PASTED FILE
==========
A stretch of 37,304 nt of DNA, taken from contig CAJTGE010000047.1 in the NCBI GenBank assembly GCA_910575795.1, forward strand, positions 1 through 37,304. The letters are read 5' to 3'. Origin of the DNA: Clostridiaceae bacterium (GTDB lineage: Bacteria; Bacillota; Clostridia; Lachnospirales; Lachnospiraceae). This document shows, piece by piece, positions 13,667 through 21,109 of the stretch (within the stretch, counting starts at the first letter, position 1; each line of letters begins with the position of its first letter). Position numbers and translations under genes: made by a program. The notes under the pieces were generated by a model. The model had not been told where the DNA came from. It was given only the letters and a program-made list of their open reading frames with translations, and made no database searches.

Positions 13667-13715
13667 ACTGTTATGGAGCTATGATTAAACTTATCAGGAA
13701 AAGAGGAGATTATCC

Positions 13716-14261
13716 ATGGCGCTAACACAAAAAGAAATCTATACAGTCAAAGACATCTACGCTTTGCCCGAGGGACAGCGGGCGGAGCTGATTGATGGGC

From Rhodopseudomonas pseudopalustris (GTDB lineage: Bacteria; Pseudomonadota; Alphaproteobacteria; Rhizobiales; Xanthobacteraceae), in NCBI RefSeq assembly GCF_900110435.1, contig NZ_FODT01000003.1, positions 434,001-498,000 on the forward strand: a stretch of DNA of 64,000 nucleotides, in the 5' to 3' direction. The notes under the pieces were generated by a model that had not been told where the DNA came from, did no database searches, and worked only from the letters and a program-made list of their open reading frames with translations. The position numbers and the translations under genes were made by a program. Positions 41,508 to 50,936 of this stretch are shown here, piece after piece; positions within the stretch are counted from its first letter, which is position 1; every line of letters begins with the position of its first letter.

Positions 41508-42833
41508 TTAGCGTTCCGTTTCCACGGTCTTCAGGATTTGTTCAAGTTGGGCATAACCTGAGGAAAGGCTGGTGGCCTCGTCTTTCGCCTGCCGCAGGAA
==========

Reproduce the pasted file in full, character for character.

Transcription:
A stretch of 37,304 nt of DNA, taken from contig CAJTGE010000047.1 in the NCBI GenBank assembly GCA_910575795.1, forward strand, positions 1 through 37,304. The letters are read 5' to 3'. Origin of the DNA: Clostridiaceae bacterium (GTDB lineage: Bacteria; Bacillota; Clostridia; Lachnospirales; Lachnospiraceae). This document shows, piece by piece, positions 13,667 through 21,109 of the stretch (within the stretch, counting starts at the first letter, position 1; each line of letters begins with the position of its first letter). Position numbers and translations under genes: made by a program. The notes under the pieces were generated by a model. The model had not been told where the DNA came from. It was given only the letters and a program-made list of their open reading frames with translations, and made no database searches.

Positions 13667-13715
13667 ACTGTTATGGAGCTATGATTAAACTTATCAGGAA
13701 AAGAGGAGATTATCC

Positions 13716-14261
13716 ATGGCGCTAACACAAAAAGAAATCTATACAGTCAAAGACATCTACGCTTTGCCCGAGGGACAGCGGGCGGAGCTGATTGATGGGC

From Rhodopseudomonas pseudopalustris (GTDB lineage: Bacteria; Pseudomonadota; Alphaproteobacteria; Rhizobiales; Xanthobacteraceae), in NCBI RefSeq assembly GCF_900110435.1, contig NZ_FODT01000003.1, positions 434,001-498,000 on the forward strand: a stretch of DNA of 64,000 nucleotides, in the 5' to 3' direction. The notes under the pieces were generated by a model that had not been told where the DNA came from, did no database searches, and worked only from the letters and a program-made list of their open reading frames with translations. The position numbers and the translations under genes were made by a program. Positions 41,508 to 50,936 of this stretch are shown here, piece after piece; positions within the stretch are counted from its first letter, which is position 1; every line of letters begins with the position of its first letter.

Positions 41508-42833
41508 TTAGCGTTCCGTTTCCACGGTCTTCAGGATTTGTTCAAGTTGGGCATAACCTGAGGAAAGGCTGGTGGCCTCGTCTTTCGCCTGCCGCAGGAA